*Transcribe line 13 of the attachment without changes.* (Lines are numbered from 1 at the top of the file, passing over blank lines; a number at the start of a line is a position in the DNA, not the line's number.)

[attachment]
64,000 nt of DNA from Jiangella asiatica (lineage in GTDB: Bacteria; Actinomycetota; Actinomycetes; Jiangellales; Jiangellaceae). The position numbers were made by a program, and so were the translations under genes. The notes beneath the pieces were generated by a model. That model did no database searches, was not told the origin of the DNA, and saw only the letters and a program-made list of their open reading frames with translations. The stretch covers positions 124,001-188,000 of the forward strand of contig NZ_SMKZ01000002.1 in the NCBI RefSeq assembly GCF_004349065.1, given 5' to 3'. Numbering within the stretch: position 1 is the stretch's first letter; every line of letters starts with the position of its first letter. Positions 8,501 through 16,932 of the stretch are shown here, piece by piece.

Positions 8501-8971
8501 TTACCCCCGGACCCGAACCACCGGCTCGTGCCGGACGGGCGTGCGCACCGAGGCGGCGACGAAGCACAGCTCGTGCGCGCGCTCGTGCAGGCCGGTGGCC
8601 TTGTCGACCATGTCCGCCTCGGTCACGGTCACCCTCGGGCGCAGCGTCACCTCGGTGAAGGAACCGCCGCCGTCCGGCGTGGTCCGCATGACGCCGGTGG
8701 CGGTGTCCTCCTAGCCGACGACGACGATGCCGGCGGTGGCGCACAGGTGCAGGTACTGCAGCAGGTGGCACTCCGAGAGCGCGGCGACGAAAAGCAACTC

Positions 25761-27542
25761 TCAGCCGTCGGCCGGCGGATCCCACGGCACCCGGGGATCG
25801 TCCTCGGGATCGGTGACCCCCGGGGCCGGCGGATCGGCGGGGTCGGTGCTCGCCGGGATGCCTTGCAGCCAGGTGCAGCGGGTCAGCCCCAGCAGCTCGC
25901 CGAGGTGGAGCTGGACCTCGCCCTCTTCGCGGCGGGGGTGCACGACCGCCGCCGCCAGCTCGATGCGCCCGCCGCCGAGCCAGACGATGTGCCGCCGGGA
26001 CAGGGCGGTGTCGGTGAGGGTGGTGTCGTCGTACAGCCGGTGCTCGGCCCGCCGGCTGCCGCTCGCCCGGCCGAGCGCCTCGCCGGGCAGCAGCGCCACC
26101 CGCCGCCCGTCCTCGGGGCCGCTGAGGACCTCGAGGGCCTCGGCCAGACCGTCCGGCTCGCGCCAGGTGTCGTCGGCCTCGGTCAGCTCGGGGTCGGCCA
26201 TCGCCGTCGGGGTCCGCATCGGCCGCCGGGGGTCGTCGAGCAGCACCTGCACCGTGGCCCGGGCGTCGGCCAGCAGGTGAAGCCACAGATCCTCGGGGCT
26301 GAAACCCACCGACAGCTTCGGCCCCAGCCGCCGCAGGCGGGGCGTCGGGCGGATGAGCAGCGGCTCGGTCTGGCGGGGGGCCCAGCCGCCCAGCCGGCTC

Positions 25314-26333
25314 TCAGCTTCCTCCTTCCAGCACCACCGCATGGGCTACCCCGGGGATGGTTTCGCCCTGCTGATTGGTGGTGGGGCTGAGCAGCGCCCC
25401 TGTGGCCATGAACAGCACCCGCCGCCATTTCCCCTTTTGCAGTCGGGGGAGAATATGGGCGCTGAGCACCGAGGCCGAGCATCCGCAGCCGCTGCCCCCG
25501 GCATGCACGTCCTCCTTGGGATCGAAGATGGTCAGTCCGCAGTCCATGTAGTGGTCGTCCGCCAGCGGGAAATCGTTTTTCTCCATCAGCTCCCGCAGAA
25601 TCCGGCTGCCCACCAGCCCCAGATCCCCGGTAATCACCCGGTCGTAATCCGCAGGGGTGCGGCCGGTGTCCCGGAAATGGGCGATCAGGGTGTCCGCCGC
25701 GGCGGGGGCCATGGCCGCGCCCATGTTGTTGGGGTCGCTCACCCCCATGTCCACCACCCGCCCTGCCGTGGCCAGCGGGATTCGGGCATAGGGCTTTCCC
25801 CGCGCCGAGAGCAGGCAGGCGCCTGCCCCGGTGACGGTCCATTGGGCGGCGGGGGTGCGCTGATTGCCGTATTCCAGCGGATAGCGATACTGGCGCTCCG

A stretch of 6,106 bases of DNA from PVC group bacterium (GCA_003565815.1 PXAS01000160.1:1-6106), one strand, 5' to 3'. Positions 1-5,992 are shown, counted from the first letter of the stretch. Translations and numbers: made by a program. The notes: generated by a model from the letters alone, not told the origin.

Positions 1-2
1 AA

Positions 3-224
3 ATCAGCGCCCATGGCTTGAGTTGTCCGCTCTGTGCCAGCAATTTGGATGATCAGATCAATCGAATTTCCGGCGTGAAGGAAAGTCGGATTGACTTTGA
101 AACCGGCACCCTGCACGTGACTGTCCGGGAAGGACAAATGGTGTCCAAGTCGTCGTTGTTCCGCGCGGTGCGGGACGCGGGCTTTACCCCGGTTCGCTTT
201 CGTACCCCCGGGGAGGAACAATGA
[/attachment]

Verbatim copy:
26301 GAAACCCACCGACAGCTTCGGCCCCAGCCGCCGCAGGCGGGGCGTCGGGCGGATGAGCAGCGGCTCGGTCTGGCGGGGGGCCCAGCCGCCCAGCCGGCTC